A customer comes into your shop. They say that their ABS light is on and it usually comes on after one or two minutes of driving. You scan the vehicle and there are codes for a wheel speed sensor that say either intermittent or erratic. These can vary depending on the manufacturer and the type of code. What do these codes and that customer symptom have to do with the wheel bearing? Well, the reality of it is on most modern vehicles, the encoder, tone ring, or reluctor is part of the wheel bearing hub unit or part of the inboard seal on most wheel bearings on late model vehicles.
When this is there, well, when the bearing has in play, run out, or other issues, that tone ring can become unseated and it changes the air gap for the sensor. When the air gap changes for the sensor, this changes the signal or wave form coming back to the hydraulic control unit for the ABS. If it cannot get a consistent signal, it’s going to set that code.
Does it really matter? It’s just a land one wheel? Yes, because those systems actually check the four wheels, and if it sees behavior that is erratic or not normal, it sets that code. So how do you test to see if it actually is the hub unit? If you’re dealing with an active wheel speed sensor, it means that this seal actually has magnets that alter polarity going back and forth, back and forth, so it’s able to sense those magnets going by the wheel speed sensor head. When this happens, it registers the speed of the wheel or a degree of movement.
If you’re dealing with an older style passive wheel speed sensor, in those cases, you’re actually dealing with AC voltage being generated by a magnetic wheel speed sensor and window pans inside of something around the axle or part of the hub itself. In those cases, that sensor does not become active until the vehicle reaches five to seven miles per hour. But active is what you’re going to be dealing with on a lot of late model vehicles.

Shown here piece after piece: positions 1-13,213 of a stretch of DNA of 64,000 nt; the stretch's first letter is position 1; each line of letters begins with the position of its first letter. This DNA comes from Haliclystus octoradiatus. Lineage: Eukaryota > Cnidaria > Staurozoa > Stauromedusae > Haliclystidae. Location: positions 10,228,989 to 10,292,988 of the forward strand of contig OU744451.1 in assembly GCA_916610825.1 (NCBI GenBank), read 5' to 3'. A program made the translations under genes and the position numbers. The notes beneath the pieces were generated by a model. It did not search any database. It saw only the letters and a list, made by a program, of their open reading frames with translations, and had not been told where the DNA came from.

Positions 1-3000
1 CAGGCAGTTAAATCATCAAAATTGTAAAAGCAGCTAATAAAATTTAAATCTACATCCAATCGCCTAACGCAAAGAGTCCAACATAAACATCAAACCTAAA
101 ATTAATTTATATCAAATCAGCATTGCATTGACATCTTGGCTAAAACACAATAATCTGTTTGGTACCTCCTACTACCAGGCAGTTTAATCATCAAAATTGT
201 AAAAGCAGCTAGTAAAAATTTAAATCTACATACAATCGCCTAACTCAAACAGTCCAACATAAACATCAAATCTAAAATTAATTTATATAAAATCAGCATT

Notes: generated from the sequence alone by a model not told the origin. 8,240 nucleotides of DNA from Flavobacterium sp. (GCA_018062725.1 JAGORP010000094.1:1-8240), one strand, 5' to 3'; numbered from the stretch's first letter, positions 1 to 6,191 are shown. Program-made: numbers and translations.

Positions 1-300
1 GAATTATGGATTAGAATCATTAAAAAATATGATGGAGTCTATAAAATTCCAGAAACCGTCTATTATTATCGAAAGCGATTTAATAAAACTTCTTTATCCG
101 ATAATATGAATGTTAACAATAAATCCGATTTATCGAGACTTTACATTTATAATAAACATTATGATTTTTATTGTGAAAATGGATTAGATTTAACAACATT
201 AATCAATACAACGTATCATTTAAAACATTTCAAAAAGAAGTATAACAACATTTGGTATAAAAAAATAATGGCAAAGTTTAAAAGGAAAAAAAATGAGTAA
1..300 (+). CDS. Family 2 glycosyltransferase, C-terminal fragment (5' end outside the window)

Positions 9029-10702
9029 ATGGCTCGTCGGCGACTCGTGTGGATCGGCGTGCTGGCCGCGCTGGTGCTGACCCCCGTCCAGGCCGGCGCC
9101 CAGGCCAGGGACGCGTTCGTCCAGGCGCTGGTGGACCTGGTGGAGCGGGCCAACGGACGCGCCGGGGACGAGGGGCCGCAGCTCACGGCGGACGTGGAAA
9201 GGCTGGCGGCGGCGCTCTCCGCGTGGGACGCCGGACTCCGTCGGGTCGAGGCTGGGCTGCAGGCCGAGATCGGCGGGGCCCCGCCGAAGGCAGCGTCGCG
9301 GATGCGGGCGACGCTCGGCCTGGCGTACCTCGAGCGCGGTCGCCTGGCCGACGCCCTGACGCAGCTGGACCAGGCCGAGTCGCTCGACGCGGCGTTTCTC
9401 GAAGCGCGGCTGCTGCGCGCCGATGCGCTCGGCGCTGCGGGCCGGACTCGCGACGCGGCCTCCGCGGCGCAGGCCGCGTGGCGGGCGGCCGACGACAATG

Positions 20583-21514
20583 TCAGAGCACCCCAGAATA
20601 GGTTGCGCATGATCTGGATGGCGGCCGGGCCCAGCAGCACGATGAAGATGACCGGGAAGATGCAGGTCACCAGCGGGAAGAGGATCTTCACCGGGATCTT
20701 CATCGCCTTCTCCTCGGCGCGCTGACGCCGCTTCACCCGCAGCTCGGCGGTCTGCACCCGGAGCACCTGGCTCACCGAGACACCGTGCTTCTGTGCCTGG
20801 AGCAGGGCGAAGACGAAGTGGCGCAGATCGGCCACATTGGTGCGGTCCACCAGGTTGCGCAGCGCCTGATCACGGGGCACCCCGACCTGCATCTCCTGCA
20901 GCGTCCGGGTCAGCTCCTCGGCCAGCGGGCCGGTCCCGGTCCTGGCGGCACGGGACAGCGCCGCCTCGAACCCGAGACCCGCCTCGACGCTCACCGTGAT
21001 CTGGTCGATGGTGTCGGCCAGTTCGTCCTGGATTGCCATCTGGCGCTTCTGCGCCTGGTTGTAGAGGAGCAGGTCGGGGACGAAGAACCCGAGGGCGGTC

How do you test this? Well, you can use a scope. You can also use your scan tool to look at the different speeds and compare all four wheel speeds to see if something drops out when you’re making a corner or a turn, and this will confirm that there might be an issue with the hub unit. After that, perform a visual inspection. Take the wheel and make sure that there’s no in play. Then if possible, and you may have to remove the axle, look at the hub unit on the vehicle when it’s attached to the knuckle. If you see large pieces of debris stuck to it, try cleaning it and then going for a test drive. But if this seal is broken out of the lip, it needs to be replaced. There’s no way you can service just the seal.
Just keep that in mind when you’re dealing with one of these vehicles and a customer complaint that their ABS light is on and an erratic or intermittent wheel speed sensor code. I’m Andrew Markel. Thank you very much.
This video is sponsored by BCA Bearings by NTN